Things to do in Denver Metro
The Denver Metro region is Colorado’s most populous area with a population of 2.8 million people spread over plains, foothills, and mountains in ten counties. The City of Denver is a renowned playground for folks of all abilities and is called the “fittest city in the United States,” while nearby Boulder is home to elite outdoor athletes who train on its trails and cliffs. The Denver area’s focus on wellness, healthy lifestyles, and a mild climate give it an ideal quality of life for anyone wanting to get out there in Colorado.
The City and County of Denver owns and maintains over 200 city and mountain parks. City parks include Sloan Lake Park and its fine perimeter trail, huge City Park modeled after New York City’s Central Park, and the South Platte River Trail, a paved 18-mile path for walkers, runners, cyclists, kayakers, and fishermen that runs through the heart of Metro Denver. The city’s unique 14,000-acre Mountain Park system offers wild getaways from the suburbs. The best are Lookout Mountain and Buffalo Bill’s Gravesite, Genesee with its Buffalo Overlook, Echo Lake near Idaho Spring, and Summit Lake at 12,000 feet on Mt. Evans.
Eight Colorado State Parks are also in the Denver Metro area, offering a variety of outdoor experiences. Eldorado Canyon by Boulder is a world-renowned rock climbing area. Roxborough State Park has trails threading among towering red rock formations and lots of wildlife. Cherry Creek State Park and Chatfield State Park are the two most popular Denver parklands, with millions of visitors every year who come to boat, paddleboard, fish, swim, picnic, watch wildlife, and camp.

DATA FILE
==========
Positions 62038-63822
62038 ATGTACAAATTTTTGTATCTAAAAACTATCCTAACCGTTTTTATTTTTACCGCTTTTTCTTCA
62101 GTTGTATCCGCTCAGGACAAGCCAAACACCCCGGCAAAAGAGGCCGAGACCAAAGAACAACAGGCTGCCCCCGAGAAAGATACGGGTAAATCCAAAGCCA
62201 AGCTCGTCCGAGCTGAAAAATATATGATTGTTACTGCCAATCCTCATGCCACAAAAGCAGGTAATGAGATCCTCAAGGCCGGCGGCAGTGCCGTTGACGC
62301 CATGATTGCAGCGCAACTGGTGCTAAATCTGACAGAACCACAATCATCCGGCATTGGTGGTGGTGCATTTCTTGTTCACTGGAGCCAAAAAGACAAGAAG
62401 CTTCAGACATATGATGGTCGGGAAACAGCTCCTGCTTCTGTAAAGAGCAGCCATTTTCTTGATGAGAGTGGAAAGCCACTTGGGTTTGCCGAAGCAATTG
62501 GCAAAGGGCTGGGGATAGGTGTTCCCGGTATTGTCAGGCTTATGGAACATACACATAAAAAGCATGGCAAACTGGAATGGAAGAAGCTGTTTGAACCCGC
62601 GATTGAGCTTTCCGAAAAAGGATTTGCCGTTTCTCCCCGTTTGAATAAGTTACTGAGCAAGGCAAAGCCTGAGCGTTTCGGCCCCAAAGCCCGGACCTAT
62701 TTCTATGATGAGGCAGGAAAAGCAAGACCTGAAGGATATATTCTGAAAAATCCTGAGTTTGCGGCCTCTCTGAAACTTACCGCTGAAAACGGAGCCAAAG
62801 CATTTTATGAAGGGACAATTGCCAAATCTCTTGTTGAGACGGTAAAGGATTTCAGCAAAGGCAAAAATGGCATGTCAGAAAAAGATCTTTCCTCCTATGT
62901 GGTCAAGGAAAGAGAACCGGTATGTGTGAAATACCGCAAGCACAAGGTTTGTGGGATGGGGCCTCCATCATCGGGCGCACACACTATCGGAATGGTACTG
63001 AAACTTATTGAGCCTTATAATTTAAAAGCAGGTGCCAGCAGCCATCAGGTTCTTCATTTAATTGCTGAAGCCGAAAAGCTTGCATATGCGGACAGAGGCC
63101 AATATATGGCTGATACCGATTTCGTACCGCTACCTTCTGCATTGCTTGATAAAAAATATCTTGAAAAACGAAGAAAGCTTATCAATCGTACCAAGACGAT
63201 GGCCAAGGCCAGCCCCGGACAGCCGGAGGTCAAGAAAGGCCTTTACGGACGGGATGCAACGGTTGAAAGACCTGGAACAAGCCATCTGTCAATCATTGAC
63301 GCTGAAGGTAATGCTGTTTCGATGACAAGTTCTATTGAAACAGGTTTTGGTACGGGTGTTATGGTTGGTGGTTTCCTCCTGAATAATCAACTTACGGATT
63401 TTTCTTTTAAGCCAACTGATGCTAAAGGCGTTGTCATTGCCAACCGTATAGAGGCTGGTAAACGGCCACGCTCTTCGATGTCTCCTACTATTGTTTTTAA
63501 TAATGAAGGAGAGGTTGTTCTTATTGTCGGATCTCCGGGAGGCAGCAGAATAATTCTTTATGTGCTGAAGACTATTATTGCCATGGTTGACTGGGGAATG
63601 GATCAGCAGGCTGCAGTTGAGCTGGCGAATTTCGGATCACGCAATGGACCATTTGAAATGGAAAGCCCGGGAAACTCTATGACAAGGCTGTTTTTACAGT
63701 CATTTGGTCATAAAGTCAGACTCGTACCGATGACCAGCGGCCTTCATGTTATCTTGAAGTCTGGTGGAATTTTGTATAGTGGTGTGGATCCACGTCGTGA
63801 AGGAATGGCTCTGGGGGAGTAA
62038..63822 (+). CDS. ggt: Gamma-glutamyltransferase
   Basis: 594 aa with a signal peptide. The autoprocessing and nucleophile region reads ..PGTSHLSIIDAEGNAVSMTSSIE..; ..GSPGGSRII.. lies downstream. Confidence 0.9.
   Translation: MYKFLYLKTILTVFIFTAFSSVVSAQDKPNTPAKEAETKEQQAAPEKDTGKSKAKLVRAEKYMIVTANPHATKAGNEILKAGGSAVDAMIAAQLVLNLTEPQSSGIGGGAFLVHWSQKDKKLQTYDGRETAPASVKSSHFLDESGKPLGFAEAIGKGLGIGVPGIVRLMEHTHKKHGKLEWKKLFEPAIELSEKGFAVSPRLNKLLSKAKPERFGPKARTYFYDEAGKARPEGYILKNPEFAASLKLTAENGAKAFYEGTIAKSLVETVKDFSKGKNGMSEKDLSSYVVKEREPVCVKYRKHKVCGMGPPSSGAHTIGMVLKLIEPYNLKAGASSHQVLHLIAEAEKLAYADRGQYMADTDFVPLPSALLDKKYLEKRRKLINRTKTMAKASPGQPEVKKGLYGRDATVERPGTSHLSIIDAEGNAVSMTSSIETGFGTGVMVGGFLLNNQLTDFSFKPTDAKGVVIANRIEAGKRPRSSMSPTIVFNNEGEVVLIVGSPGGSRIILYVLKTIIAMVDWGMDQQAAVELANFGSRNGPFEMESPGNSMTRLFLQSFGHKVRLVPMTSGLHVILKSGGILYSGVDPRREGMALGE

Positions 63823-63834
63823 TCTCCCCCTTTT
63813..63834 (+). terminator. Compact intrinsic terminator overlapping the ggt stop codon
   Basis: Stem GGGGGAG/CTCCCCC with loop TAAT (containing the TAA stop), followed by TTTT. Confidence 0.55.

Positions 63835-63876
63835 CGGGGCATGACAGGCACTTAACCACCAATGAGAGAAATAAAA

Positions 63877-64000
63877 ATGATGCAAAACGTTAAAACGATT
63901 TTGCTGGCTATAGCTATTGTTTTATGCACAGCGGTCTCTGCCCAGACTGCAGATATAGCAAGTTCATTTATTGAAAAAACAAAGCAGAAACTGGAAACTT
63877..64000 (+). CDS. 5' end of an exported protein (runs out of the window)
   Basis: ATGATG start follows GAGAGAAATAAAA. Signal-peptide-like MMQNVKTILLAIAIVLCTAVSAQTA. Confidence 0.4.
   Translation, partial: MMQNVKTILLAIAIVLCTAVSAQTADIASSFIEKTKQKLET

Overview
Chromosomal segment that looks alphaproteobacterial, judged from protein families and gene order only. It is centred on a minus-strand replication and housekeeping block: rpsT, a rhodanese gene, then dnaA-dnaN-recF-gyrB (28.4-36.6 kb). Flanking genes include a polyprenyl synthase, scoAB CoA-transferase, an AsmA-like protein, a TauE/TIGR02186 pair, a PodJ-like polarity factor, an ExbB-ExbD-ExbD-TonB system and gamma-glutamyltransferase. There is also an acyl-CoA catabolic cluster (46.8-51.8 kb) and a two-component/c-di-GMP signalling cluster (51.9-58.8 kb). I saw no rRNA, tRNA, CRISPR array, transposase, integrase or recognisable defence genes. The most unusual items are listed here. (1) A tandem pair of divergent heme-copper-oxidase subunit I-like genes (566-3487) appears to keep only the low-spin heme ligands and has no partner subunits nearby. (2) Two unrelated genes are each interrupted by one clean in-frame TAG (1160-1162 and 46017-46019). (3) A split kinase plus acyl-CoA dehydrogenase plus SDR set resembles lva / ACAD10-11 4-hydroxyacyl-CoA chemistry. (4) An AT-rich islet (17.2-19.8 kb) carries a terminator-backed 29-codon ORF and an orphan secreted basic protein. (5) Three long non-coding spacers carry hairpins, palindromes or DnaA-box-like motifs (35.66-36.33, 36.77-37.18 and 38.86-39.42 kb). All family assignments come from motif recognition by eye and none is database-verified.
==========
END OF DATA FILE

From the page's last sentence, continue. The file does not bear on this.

If you’re a budding mountaineer, then the Denver Metro area is a great place to get high on mountains. Five Fourteeners or 14,000-foot peaks tower west of Denver—Mt. Evans, Mt. Bierstadt, Grays Peak, Torreys Peak, and Longs Peak. All except Longs are perfect for beginner peak-baggers with trails to their skyscraping summits. Longs Peak in Rocky Mountain National Park, one of Colorado’s most climbed peaks, is difficult, dangerous, and not recommended for beginners.
The Front Range west of the Denver Metro area has lots of wild land for hikers and backpackers, including Lost Creek Wilderness Area, Mount Evans Wilderness Area, James Peak Wilderness Area, and Indian Peaks Wilderness Area. Rocky Mountain National Park, an hour’s drive from downtown Denver, is the region’s crown jewel. The park, split by the twisting Continental Divide, boasts 113 named peaks over 10,000 feet, 19 over 13,000 feet, and one Fourteener. Rocky Mountain, with over 350 miles of trails, offers great hikes that explore the park’s alpine valleys, lakes, and peaks.
Lots of local recreation facilities, parks, golf courses, and natural areas are in the immediate Denver Metro area. If you’re a golfer, the region has over 100 public and private courses for your pleasure. Miles of urban trails for bikes and boots explore the Metro region, including the High Line Canal Trail which runs 66 miles through Denver, Arapahoe, and Douglas counties.